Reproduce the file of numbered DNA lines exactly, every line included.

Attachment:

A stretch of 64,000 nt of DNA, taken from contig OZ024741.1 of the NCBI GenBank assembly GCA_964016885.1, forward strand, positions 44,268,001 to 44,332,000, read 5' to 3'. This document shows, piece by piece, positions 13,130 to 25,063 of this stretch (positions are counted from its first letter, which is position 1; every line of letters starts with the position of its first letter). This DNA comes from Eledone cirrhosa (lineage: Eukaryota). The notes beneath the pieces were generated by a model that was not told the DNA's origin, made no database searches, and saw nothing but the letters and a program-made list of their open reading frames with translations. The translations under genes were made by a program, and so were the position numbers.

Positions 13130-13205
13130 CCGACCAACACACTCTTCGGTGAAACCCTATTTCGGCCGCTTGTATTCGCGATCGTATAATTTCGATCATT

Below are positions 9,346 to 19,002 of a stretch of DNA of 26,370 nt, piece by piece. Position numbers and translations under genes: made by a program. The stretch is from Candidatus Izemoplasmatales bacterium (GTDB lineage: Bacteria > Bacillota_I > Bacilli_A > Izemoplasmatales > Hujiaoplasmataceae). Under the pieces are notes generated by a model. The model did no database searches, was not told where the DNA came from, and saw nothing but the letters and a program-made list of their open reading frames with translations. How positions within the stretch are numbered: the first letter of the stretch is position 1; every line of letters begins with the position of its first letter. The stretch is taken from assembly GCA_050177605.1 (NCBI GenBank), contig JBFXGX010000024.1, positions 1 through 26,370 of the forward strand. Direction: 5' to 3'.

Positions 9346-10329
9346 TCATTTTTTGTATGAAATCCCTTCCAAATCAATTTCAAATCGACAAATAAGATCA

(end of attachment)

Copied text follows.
A stretch of 64,000 nt of DNA, taken from contig OZ024741.1 of the NCBI GenBank assembly GCA_964016885.1, forward strand, positions 44,268,001 to 44,332,000, read 5' to 3'. This document shows, piece by piece, positions 13,130 to 25,063 of this stretch (positions are counted from its first letter, which is position 1; every line of letters starts with the position of its first letter). This DNA comes from Eledone cirrhosa (lineage: Eukaryota). The notes beneath the pieces were generated by a model that was not told the DNA's origin, made no database searches, and saw nothing but the letters and a program-made list of their open reading frames with translations. The translations under genes were made by a program, and so were the position numbers.

Positions 13130-13205
13130 CCGACCAACACACTCTTCGGTGAAACCCTATTTCGGCCGCTTGTATTCGCGATCGTATAATTTCGATCATT

Below are positions 9,346 to 19,002 of a stretch of DNA of 26,370 nt, piece by piece. Position numbers and translations under genes: made by a program. The stretch is from Candidatus Izemoplasmatales bacterium (GTDB lineage: Bacteria > Bacillota_I > Bacilli_A > Izemoplasmatales > Hujiaoplasmataceae). Under the pieces are notes generated by a model. The model did no database searches, was not told where the DNA came from, and saw nothing but the letters and a program-made list of their open reading frames with translations. How positions within the stretch are numbered: the first letter of the stretch is position 1; every line of letters begins with the position of its first letter. The stretch is taken from assembly GCA_050177605.1 (NCBI GenBank), contig JBFXGX010000024.1, positions 1 through 26,370 of the forward strand. Direction: 5' to 3'.

Positions 9346-10329
9346 TCATTTTTTGTATGAAATCCCTTCCAAATCAATTTCAAATCGACAAATAAGATCA